Female heart disease patients with female physicians fare better
Female physicians have better patient outcomes compared with their male peers, while female patients are less likely to receive guideline-recommended care when treated by a male physician, according to a systematic review from the American College of Cardiology's Cardiovascular Disease in Women section published today in the Journal of the American College of Cardiology.
While women make up over 50% of internal medicine residents, only 12.6% of cardiologists are female. A dedicated effort to increase diversity in the cardiovascular field could help to lower implicit bias, often considered an important factor in health care disparities.
In a detailed systematic review, researchers looked at 13 studies examining the patient-physician gender relationship across multiple specialties and its role in the care patients receive. Of these, eight studies examined patient outcomes based on physician gender. The researchers found data supporting the suggestion that a patient's outcomes may be positively influence if they are treated by a physician of the same gender.
In one study, investigators found that female diabetes patients were less likely to receive intense treatment than male patients, particularly when treated by a male primary care provider. In another study, mortality rates for heart attack patients were highest among female patients treated by male physicians. If the treating physician was female, mortality rates remained the same between male and female patients. The study concluded that male physicians who had more exposure to female patients and physicians had more success in treating female patients.
While care disparities can be attributed to multiple factors, the study authors found they may relate, in part, to the differences in how heart disease presents in women vs. men, the underrepresentation of female subjects in clinical trials and the lack of women's health training in U.S. medical education.
"We must continue encouraging young physicians from diverse backgrounds to enter the field of cardiology in order for our physician workforce to more accurately reflect the gender composition of our overall patient population," said Malissa J. Wood, MD, co-director of the Corrigan Women's Heart Health Program at Massachusetts General Hospital, Incoming Chair-elect of the ACC Board of Governors and the senior author of the study. "It is imperative that we ensure that all physicians provide the same level of high-quality care for all patients, regardless of gender. We need to incorporate comprehensive patient-centered communication and care into medical education."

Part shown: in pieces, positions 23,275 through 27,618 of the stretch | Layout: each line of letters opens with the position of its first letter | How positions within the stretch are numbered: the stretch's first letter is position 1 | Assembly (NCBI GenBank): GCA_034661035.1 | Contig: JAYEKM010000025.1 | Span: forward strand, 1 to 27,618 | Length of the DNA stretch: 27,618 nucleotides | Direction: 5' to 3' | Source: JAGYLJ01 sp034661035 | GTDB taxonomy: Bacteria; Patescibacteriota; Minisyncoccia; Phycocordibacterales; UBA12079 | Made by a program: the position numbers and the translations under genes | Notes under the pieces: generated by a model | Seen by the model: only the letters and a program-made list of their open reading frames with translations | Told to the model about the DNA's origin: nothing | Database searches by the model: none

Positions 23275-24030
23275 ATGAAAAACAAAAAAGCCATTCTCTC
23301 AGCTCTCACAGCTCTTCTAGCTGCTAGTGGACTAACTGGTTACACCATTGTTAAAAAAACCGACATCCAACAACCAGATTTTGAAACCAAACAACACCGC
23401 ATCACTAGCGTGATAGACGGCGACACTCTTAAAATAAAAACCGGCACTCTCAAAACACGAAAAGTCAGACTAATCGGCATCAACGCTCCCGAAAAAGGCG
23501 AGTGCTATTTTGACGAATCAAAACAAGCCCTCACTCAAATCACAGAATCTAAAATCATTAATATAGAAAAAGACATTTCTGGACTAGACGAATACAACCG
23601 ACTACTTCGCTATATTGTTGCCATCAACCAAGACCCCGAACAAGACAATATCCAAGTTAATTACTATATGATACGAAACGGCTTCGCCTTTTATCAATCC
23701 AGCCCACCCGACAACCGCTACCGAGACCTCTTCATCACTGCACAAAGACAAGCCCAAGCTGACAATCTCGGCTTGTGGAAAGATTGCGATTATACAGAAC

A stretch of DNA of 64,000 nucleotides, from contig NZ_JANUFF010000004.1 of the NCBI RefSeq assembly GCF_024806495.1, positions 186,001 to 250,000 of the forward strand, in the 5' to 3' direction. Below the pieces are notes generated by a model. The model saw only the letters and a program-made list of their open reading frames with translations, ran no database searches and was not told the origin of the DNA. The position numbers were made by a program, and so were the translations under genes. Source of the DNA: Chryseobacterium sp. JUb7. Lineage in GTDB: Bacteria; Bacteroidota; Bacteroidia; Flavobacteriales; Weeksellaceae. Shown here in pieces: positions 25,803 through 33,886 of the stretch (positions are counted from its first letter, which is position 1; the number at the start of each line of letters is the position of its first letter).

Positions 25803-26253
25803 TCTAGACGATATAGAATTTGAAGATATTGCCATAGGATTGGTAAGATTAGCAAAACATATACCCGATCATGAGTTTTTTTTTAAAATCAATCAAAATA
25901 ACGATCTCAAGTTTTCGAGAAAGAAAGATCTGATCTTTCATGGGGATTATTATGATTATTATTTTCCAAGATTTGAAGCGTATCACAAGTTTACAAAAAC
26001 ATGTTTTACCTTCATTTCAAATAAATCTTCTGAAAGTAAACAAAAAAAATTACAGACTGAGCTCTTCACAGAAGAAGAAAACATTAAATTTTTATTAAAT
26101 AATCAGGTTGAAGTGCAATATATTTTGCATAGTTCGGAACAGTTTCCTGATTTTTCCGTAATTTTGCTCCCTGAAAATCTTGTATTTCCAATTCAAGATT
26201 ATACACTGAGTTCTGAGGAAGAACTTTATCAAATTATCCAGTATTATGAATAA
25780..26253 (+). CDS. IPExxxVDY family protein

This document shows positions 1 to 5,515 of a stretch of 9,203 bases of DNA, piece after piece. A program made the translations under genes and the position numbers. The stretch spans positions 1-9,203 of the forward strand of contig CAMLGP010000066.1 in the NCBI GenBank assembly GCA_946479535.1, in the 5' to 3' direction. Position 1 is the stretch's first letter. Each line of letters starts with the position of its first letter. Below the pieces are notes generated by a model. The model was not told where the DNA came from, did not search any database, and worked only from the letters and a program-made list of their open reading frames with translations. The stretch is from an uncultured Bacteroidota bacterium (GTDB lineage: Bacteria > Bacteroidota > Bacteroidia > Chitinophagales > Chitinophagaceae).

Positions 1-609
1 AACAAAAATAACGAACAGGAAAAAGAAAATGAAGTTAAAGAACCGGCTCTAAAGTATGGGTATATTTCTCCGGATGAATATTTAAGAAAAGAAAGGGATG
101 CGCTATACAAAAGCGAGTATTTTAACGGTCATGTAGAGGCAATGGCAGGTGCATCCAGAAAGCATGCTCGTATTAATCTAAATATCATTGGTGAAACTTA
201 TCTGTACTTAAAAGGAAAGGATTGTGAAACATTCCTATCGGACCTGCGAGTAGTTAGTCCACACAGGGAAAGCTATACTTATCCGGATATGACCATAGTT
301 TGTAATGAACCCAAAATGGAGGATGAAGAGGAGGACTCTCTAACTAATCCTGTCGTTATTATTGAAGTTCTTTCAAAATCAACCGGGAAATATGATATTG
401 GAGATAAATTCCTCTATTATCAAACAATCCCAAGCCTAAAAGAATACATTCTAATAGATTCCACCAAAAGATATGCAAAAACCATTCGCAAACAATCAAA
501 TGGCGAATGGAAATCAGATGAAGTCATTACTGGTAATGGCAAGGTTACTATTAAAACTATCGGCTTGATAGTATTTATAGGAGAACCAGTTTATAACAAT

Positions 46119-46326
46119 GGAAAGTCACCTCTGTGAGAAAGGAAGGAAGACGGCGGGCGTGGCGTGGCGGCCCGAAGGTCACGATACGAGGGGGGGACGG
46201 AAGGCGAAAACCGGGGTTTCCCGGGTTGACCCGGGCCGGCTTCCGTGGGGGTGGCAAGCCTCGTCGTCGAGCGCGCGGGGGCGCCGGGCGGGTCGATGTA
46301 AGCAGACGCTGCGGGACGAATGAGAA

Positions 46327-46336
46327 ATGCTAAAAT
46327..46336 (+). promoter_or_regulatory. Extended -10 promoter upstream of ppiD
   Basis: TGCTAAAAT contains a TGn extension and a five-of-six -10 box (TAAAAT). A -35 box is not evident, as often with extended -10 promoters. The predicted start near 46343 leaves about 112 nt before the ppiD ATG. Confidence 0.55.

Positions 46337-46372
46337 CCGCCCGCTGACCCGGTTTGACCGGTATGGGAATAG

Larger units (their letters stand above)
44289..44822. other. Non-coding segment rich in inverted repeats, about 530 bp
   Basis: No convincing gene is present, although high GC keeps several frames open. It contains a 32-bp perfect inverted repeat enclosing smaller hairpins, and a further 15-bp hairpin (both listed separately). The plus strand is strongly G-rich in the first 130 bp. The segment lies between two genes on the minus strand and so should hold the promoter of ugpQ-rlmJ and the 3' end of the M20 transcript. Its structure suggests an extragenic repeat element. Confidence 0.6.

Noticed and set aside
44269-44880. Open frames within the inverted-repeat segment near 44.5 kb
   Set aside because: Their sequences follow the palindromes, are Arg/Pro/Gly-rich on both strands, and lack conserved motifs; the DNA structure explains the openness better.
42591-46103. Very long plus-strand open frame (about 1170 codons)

To combat these findings, the study authors proposed three major recommendations:
1. Increasing Gender Diversity in the Physician Workforce
- Create interventions designed to address existing implicit and explicit biases which have limited opportunities for women in cardiovascular medicine.
- Change the culture of cardiology to be more female- and family-friendly.
- Increase representation of women in leadership positions in cardiovascular medicine.
2. Improving Gender- and Sex-Specific Medical Training
- Focus curricula on the presentation, diagnosis and treatment of women and men, and highlight specific differences.
- Include comprehensive behavioral health curriculum to address stress, depression and anxiety faced by women, as well as men, with heart disease.
- Teach patient-centered communication styles.
- Introduce implicit bias training.
3. Increase Research on the Role of Gender in Patient-Physician Relationships
- Focus on non-randomized experimental designs that incorporate economic approaches with medical research.
"A better understanding of the mechanisms driving gender differences in patient outcomes, including whether patient-physician gender concordance truly impacts patient outcomes, can help guide targets for interventions. More research is needed to understand the physician behaviors associated with improved patient outcomes, specifically in driving differential outcomes in gender patient-physician pairings, including drivers of implicit and explicit bias," Wood said.